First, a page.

Ends  
wm

Doctoral studies in the next four years.

Dubbed the Consortium for Advanced Research Training in Africa (CARTA), the new initiative launched on Friday aims to develop and deliver an innovative model of doctoral training in Sub-Saharan Africa, according to the program manager, Prof Ogoh Alubo.  "The aim is to develop a new generation of African scholars ...it aims to produce a critical mass of high quality graduates trained to address complex issues surrounding health and development in Africa,� said Prof Alubo at a function to launch the program held at UDSM last weekend.  CARTA brings together nine African universities, four research institutes, six universities and research institutions from outside Africa.

According to the innovative training model, instead of relying heavily on thesis-based doctoral studies, CARTA PhD candidates will also have to undergo joint advanced seminars and supervise at least two professors.  Apart from UDSM, CARTA will also benefit Uganda's Makerere University, the University of Malawi, National University of Rwanda, University of Ibadan in Nigeria, South Africa's University of Witwatersrand as well as Kenya's Nairobi and Moi universities.

Speaking at the same function, the UDSM deputy vice chancellor for academics, Prof Makenya Maboko, acknowledged the efforts to train more and more lecturers to serve the country's oldest institution of higher learning.  "Currently, at least 67 per cent of all senior academic staff members at the UDSM are serving under post-retirement contracts� therefore, any effort to train a new blood of lecturers is highly appreciated," he said.

He said 55 per cent of current academic staff members at the university are holders of either Masters degrees or Bachelor degrees, classified as either tutorial assistants or assistant lecturers.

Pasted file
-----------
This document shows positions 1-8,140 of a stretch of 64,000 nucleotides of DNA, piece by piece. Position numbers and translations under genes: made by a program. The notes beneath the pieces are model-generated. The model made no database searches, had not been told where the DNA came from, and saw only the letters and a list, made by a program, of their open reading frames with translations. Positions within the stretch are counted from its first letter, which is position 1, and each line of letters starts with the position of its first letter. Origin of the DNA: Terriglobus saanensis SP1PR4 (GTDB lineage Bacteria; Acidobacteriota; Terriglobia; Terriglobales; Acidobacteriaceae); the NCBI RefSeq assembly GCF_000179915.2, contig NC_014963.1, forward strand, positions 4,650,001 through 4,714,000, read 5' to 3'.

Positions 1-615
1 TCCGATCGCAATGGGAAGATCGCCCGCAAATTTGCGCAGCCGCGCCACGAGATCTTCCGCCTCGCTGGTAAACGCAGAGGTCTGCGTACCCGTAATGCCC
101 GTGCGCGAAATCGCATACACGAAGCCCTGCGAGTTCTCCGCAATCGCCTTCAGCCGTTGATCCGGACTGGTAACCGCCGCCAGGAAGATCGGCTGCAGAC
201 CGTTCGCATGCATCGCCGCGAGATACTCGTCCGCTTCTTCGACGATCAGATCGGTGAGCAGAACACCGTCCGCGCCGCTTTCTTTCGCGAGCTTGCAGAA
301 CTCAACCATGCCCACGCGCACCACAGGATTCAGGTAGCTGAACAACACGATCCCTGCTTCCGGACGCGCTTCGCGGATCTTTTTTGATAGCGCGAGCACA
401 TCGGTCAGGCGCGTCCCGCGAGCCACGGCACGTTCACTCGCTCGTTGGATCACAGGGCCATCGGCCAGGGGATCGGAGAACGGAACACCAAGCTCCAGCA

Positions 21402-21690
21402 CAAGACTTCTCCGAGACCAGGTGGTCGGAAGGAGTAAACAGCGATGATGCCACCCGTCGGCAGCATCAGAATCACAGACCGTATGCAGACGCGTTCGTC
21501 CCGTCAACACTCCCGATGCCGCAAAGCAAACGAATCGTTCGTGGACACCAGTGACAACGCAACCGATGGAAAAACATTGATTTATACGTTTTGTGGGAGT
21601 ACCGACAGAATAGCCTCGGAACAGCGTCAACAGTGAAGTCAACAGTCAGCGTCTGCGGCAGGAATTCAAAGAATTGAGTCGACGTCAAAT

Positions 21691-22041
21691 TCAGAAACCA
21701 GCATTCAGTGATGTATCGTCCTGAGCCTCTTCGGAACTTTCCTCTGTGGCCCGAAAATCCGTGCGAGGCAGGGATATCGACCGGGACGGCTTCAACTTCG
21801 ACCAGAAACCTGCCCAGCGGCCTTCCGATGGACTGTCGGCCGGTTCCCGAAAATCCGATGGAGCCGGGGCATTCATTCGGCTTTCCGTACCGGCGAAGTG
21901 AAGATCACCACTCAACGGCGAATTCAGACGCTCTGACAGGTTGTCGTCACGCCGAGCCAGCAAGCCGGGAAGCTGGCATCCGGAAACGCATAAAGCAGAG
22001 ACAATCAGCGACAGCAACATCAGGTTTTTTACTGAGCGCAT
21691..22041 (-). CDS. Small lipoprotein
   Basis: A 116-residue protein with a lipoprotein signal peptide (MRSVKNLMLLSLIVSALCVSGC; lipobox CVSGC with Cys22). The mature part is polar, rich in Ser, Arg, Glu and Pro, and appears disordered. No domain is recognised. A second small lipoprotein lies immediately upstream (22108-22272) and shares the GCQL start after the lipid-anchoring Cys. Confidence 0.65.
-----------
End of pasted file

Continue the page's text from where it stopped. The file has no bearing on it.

Earlier, the principal of the UDSM College of Arts and Social Sciences, Prof Bertram Mapunda, said at least 150 academic staff members in his school were either tutorial assistants or assistant lecturers.
"Getting at least 16 lecturers trained under CARTA is like our dreams coming true because it will take years for the government alone to train all of them to PhD level," he said.

Statistics provided at the function by an associate research scientist from the Nairobi-based African Population and Health Research Centre (APHRC), Dr Caroline Kabiru, indicated that Africa lost $4 billion in 2007 that was paid to some 150,000 expatriates.

Apart from the APHRC, other research institutes involved in CARTA are Tanzania's Ifakara Health Research, South Africa's Agincourt Health and Population Unit and Kenya's KEMRI/Wellcome Trust Research Programme.  Partners include the World Health Organisation (WHO) through its special program for training and research in tropical diseases, the Swiss Tropical Institute, University of Colorado, University of Warwick, Canadian Coalition for Global Health and Australia's Monash University.